Boreal Magic: A 5-Year Dream Realized

It was 2012 when this whole birding thing began for Evan and me. By year’s end, we didn’t even have 100 species to our name. Sometime in January of 2013, I discovered Minnesota’s listserv, MOU-net. My eyes were opened to the world of rare birds. At that point in time, rare birds and common birds were all still new to us, so many of the reports were not of great significance to us. While I wasn’t into chasing rare birds at that time, a bombardment of emails regarding one bird was causing me to think I should take some kind of action. The Boreal Owl was irrupting in record numbers that January and February, coming down from Canada. I had only seen a Great Horned Owl by this time, so it was just one of 18 Owl species I had yet to see. But people were describing how this species only irrupts like this every four to five years, and birders were flying in from all over the country to see this Owl. It was a rare event to say the least; I knew I had to try. Melissa was involved in directing a school musical during that same time and couldn’t break away for a weekend getaway until early March which I later found out was a little on the late side for Boreals. Some readers may recall that it was then that we made our first ever birding trip to the Sax-Zim Bog and the North Shore, hoping to see the Boreal Owl as well as the other great northern Owls. Not only did we not see a Boreal, but we saw no Owls at all.

That winter passed giving way to new seasons and new birds. Over the years our life list would quadruple, and it would include numerous Owl sightings from 17 different species. Each winter I’d hold out some hope that there would be a report of a Boreal Owl somewhere along the North Shore of Lake Superior, but there would be none. Eventually it became a mythical bird for me. I kicked myself for not getting my butt up to Duluth in February of 2013. In the years since then, I had amassed a formidable collection of rare bird sightings in Minnesota and across the country, yet I was not a member of the Boreal Owl club.  I had Owled literally from the Canadian border down to the Mexican border seeing really cool Owls.  But the Boreal was not one of them. In fact, I was down to two unseen Owl species of the 19 that are possible: the Ferruginous Pygmy-Owl and the Boreal Owl. Watching my good buddy Tommy DeBardeleben accomplish his goal of seeing all 19 Owl species in 2016 only heightened my desire to get the Boreal.  I felt as if Minnesota was a lost cause.  I began to daydream of trips to Washington state, Colorado, or Ontario to look for this Owl.   The winter of 2016-2017 was supposed to be the next Boreal Owl irruption if it truly did irrupt every four years. I eagerly awaited news last year. There were a handful of scattered reports, but nothing of a large scale irruption materialized. Would I have to wait another four years? Would I have to travel far away and spend all kinds of money to finally see this Owl?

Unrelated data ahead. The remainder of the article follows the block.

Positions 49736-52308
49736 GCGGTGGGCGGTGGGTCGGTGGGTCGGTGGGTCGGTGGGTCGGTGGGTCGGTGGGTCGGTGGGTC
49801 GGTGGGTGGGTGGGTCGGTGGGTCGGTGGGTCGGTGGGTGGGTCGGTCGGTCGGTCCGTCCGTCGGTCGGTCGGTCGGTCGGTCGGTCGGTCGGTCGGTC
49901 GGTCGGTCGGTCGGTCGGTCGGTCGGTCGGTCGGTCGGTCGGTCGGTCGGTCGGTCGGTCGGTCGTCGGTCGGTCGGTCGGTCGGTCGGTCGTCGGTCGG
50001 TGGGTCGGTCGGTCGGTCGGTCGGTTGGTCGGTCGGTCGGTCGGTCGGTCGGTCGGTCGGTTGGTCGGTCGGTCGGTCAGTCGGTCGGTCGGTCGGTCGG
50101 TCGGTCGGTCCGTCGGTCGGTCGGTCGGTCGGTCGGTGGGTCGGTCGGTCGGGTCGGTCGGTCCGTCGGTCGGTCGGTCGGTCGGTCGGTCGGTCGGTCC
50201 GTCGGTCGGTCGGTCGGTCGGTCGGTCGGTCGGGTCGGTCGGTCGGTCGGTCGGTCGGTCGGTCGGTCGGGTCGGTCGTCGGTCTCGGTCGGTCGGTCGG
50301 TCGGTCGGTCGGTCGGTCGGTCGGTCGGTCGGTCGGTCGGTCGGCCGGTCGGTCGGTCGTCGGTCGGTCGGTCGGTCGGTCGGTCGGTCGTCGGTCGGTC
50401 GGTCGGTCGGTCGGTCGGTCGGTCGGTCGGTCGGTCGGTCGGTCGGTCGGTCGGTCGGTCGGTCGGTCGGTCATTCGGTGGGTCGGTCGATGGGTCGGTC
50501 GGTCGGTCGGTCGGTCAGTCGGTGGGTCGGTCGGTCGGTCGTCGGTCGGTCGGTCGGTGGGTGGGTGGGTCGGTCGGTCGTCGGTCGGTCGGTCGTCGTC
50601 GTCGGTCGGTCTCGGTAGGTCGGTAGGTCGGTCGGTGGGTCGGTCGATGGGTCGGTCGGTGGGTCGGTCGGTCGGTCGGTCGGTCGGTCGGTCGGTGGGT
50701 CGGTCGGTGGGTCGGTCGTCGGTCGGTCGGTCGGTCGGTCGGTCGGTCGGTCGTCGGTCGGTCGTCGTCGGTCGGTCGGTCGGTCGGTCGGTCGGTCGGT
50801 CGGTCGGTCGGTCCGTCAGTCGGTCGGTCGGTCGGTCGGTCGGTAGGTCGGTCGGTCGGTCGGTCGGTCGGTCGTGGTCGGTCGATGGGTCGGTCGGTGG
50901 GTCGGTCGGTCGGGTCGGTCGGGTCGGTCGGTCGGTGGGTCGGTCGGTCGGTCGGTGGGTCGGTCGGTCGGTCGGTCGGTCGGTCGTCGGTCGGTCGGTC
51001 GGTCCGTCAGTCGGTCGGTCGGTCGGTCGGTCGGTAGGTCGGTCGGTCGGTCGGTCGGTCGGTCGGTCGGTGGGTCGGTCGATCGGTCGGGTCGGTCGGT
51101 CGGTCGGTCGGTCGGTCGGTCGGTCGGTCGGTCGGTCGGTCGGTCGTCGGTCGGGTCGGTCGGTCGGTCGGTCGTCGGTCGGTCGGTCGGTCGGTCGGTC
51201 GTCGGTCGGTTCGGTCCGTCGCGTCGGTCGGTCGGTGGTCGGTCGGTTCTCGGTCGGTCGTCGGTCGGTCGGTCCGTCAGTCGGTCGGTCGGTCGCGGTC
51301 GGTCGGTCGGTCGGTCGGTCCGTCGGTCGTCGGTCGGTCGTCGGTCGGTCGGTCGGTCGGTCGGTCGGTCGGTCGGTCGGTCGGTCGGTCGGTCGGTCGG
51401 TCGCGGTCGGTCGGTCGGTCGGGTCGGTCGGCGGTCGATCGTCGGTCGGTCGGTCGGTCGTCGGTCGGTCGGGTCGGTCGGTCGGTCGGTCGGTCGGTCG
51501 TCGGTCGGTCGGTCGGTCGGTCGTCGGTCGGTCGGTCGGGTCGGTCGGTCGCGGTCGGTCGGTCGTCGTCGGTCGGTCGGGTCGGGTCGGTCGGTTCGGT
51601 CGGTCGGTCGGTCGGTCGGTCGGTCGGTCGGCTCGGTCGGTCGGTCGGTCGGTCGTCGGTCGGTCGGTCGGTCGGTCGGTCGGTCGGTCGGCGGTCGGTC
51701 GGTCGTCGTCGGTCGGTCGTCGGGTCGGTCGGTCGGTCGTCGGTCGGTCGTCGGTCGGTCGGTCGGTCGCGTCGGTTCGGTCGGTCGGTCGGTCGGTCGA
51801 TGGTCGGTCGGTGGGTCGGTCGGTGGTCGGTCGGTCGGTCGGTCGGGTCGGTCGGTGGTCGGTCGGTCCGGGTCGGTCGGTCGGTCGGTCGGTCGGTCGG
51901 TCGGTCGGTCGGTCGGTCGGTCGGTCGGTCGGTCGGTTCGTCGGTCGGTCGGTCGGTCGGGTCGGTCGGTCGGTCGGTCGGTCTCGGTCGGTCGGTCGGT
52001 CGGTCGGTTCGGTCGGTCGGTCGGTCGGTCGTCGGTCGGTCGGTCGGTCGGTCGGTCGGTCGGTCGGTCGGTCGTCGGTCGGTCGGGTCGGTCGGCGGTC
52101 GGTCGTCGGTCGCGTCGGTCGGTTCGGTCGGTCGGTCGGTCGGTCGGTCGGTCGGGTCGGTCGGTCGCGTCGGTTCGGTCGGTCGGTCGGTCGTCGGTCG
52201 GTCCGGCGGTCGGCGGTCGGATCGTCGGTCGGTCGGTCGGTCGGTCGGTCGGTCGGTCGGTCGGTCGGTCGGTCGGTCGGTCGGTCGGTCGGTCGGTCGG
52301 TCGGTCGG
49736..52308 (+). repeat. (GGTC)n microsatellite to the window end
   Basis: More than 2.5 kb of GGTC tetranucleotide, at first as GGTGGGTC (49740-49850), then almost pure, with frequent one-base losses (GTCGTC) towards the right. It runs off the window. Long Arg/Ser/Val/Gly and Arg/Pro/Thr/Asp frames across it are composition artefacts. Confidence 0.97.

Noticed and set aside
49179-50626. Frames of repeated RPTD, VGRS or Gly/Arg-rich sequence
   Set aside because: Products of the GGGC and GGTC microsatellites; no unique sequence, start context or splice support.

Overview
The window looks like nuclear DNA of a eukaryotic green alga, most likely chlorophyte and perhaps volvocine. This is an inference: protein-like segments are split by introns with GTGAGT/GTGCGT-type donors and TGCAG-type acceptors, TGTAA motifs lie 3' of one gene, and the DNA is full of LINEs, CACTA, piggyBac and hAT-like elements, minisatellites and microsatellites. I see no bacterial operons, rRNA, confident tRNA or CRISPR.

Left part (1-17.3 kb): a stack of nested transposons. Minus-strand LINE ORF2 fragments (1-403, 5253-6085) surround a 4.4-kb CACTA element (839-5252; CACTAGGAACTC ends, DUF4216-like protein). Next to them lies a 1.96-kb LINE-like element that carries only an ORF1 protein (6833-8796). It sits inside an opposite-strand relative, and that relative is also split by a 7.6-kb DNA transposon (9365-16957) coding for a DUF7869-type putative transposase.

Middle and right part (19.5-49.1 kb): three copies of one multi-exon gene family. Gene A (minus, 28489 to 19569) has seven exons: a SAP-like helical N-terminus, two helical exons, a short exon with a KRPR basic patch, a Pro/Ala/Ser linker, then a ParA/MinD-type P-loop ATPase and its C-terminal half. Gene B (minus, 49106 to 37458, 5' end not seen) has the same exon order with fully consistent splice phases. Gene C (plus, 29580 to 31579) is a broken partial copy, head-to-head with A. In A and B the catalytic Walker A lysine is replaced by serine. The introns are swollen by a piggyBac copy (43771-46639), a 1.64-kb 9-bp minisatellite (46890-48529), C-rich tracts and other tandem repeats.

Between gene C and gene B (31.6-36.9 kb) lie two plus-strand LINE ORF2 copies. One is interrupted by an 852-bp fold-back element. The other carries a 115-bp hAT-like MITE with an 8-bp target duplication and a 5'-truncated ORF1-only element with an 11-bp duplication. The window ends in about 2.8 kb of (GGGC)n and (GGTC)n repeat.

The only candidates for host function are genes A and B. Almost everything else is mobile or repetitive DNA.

It turns out I was not alone in my longing for a Boreal. Buddy Jeff Grotte who started the popular Facebook group, Owl About Minnesota, has seen over 1,000 Owls in the last five years. He even tried for Boreal a few times back in 12-13, but he was still Boreal-less too. Jeff and I talked often of hoping to see this bird. Then in December, a friend of Jeff’s from Indiana had a brief sighting of one in the Sax-Zim Bog. It was a fluke sighting, or so I told myself. This wasn’t the irruption year–that was supposed to be last year. Jeff and I decided to try for this Owl the very next morning. It literally was our first opportunity in five years of waiting. We had to try. Rising early, we got up to the Bog just after dawn. Great Grays, Hawk Owls, and Snowies were all off to a banner start up there, but Jeff and I have both seen plenty of each. We wanted the prize bird more than anything else. By noon we were still without a Boreal sighting and decided to call it quits. The three Owls we did see were of little consolation.Northern Hawk OwlSnowy OwlSnowy OwlHeartbroken at the time, little did we realize that the Boreal we chased was just the tip of the spear. More sightings kept popping up during December of both live and dead Boreal Owls. By the time news of one would come out, though, it would either be during the work week or late in the day making a chase impossible. Jeff and I were hopeful that our day would finally happen, but we were very antsy about it. I had an upcoming trip to Arizona that I was now dreading. I did not want to miss my chance.

Jeff, myself, and several others decided we should just head up to Duluth and the North Shore the weekend of January 6th-7th whether we had sightings to go off of or not. Clearly the Boreals were irrupting, so the plan was to either look for one on our own or geographically put ourselves in position to quickly get on a bird if there was one. I decided to drag Evan along on this trip; even if he didn’t care about Boreal Owls so much, I knew it would be a fun father-son adventure. We would travel all the way to Grand Marais to stay in my brother’s vacation home, looking for Boreals along the way.